Another difference concerns the energetic states. The energy difference between the two lakes is completely determined by their difference in altitude. However, the difference in free energy (ΔG) between two metabolites also depends on entropy, which is determined by their concentrations. Reactions are therefore subject to equilibrium; states with higher ΔH are less populated, but never totally unoccupied. The equilibrium is given by this relationship:

\(\frac{n_1}{n_2}\) = \(e^{-\frac{\Delta G}{\text{R}T}}\) (2.1)

where n1 and n2 represent the numbers of molecules in the high and low energy states, respectively. (R is the gas constant, whereas T is the absolute temperature.)

Equation 2.1 applies to the occupancy of the initial and the final states of a reaction. It also applies to the distribution of molecules between the initial state and the transition state of a reaction. The tendency of molecules to spontaneously populate states of higher energy explains that chemical reactions will occur at all, even though the energy level of the transition state is always higher than those of the initial and final states. However, the higher the activation energy, the more rarefied the transition state will become. The number of molecules that can first climb the barrier and then hop down on the other side thus becomes smaller, and the reaction slower with increasing activation energy. Enzymes—and catalysts in general—create transition states that are lower in energy and therefore more populated than the uncatalyzed ones.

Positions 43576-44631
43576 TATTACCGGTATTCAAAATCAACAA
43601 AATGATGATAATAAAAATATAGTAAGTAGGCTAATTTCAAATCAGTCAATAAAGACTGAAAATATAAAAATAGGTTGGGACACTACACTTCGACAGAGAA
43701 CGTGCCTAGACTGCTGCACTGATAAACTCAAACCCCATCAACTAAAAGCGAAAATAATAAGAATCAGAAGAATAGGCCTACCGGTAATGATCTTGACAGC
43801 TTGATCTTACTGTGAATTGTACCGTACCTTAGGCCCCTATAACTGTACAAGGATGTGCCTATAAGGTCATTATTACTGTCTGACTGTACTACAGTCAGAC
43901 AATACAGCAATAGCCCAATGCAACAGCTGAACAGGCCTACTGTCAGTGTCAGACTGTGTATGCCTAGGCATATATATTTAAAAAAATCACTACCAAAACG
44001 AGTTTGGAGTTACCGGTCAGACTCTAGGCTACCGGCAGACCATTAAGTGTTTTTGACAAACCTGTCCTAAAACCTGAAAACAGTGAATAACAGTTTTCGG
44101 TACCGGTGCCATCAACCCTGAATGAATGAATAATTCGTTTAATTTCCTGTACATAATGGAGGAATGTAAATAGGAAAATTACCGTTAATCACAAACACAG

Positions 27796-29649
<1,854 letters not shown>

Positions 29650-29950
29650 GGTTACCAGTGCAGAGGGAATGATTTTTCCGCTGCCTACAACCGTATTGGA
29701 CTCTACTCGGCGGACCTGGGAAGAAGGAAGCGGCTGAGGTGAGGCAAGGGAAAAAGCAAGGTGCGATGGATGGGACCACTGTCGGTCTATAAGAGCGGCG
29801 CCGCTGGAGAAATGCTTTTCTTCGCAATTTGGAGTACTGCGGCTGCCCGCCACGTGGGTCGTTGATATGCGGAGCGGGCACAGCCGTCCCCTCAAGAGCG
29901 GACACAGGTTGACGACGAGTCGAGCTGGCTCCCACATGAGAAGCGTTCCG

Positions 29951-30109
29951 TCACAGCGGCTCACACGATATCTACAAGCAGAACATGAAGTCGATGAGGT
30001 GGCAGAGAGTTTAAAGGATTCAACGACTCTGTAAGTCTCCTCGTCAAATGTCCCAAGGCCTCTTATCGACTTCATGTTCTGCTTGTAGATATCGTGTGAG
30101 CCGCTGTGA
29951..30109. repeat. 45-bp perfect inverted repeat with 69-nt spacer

The role of ATP in enzyme-catalyzed reactions

As we have seen, enzymes alone cannot drive endergonic reactions forward; however, an enzyme may couple an intrinsically endergonic reaction to an exergonic one, so as to make the overall reaction exergonic also. Most commonly, the auxiliary exergonic reaction consists in the hydrolysis of ATP to ADP or AMP. While this use of ATP pervades all of enzymology, it is important to understand that there is no equally general chemical mechanism of ATP utilization: each enzyme needs to find its own way of actually, chemically linking ATP hydrolysis to the reaction which it needs to drive.


The catalytic mechanism of glutamine synthetase

Schematic of
                  the catalytic mechanism of glutamine synthetase

As an example, this slide shows how glutamine synthetase uses ATP to produce glutamine from glutamate and ammonia.

While the net turnover of ATP is hydrolysis, the ATP molecule isn’t hydrolyzed directly. Instead, the phosphate group is first transferred to the substrate to create an intermediate product, glutamyl-5-phosphate. In this mixed anhydride, the phosphate group makes a very good leaving group, which facilitates its subsequent substitution by ammonia. Therefore, the utilization of ATP is a central part of this enzyme’s catalytic mechanism. We will see some more examples of ATP usage in enzyme catalysis in the remainder of this notes.